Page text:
Once we've exported to Data Hub, we then go to Studio, add data, and import from Data Hub. So that's, long and short, how we can use the different tools within your Urban SDK subscription to conduct a bit of a high level safety analysis and identify safety hotspot. So I hope that you've been interested in, or you've been enjoying, rather, this webinar today, and I'd be happy to answer any questions.


Thanks, Andrew. We do have a couple of questions, and if you guys have any other additional questions, please go ahead and pop those in the chat. But for right now, we do have just a few that have come in.

The first being, where is the speed data coming from? The speed data is coming from, that's our Urban SDK data. It's ultimately sourced from here connected vehicles. So it obtains a sample of speeds on the roads, and we are applying a gap fill methodology as well to fill in where there's not a sufficient sample size to really get a good understanding.

But that's the speed data. The collision data, maybe that's another question, I'm not sure, but the collision data is most typically provided by customers. It's often something that is collected by the local law enforcement, or even by state level law enforcement, and that's something that can then be loaded into the Data Hub from outside sources.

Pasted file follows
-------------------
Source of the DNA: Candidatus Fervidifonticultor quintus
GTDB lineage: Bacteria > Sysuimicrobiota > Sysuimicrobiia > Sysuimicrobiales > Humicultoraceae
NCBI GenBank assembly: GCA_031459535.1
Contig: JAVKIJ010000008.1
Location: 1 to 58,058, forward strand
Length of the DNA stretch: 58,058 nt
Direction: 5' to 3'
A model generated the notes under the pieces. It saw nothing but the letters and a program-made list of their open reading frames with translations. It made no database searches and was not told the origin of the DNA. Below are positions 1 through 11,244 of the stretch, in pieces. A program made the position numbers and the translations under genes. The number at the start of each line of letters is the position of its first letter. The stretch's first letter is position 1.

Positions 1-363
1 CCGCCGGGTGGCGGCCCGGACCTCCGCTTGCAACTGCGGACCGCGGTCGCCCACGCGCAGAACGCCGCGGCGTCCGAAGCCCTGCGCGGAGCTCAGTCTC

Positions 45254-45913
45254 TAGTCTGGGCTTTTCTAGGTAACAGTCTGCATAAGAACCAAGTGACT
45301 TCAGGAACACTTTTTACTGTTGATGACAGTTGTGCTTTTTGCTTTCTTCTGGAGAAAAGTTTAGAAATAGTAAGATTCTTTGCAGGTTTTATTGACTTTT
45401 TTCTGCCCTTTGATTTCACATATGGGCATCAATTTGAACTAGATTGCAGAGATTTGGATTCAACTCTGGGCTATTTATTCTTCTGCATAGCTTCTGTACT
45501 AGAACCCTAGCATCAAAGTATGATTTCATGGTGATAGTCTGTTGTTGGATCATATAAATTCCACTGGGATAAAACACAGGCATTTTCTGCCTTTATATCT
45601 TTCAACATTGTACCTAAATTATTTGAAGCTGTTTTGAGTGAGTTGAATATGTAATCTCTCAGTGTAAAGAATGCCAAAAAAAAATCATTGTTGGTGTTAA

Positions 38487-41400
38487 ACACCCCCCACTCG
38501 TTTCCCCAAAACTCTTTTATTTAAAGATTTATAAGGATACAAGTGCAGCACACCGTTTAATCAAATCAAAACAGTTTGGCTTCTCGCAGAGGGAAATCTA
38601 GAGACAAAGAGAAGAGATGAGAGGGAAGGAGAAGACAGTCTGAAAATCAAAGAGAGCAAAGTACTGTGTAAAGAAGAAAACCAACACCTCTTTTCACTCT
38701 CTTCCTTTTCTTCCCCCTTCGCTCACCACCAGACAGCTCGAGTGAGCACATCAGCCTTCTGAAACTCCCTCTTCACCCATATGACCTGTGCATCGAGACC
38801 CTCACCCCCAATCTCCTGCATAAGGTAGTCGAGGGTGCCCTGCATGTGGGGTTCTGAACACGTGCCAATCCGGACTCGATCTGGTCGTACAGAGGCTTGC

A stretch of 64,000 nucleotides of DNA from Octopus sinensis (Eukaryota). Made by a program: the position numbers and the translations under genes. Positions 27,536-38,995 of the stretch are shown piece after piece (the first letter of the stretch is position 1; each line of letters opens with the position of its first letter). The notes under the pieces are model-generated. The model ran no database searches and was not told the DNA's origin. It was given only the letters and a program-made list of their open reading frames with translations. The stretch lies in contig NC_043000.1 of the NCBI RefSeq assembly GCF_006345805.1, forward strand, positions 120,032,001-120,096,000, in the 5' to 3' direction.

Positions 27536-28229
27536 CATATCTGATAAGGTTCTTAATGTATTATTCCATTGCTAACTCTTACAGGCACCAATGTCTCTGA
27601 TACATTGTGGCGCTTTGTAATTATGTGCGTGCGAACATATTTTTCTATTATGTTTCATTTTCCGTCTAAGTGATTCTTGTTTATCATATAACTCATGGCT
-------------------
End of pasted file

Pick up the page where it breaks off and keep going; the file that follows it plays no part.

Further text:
Fantastic, you read my mind. That was a second question there. There you go, two in one.

And then last but not least, our third question that we have is, are we able to share these maps that you just created with people who do not have an Urban SDK license? Yeah, absolutely can. So I unfortunately, I went and I exited out of the beautiful studio map we were creating before. But even if we just want to create a blank studio map here, just for demonstration purposes, we can click the save button in the bottom left here.

And we'll just say, test webinar studio. Just for demonstration purposes, when we save a map, we give it a category. Let's just go down and say speed.

When we save the map, it'll save to our workspace, our organizational workspace, which then means that anybody within our workspace is able to access it. But if we want to share it to the public, once we save the map, this little arrow is going to appear next to the save button, and click publish report, and then turn the toggle on. Now the report is public, the map rather is public.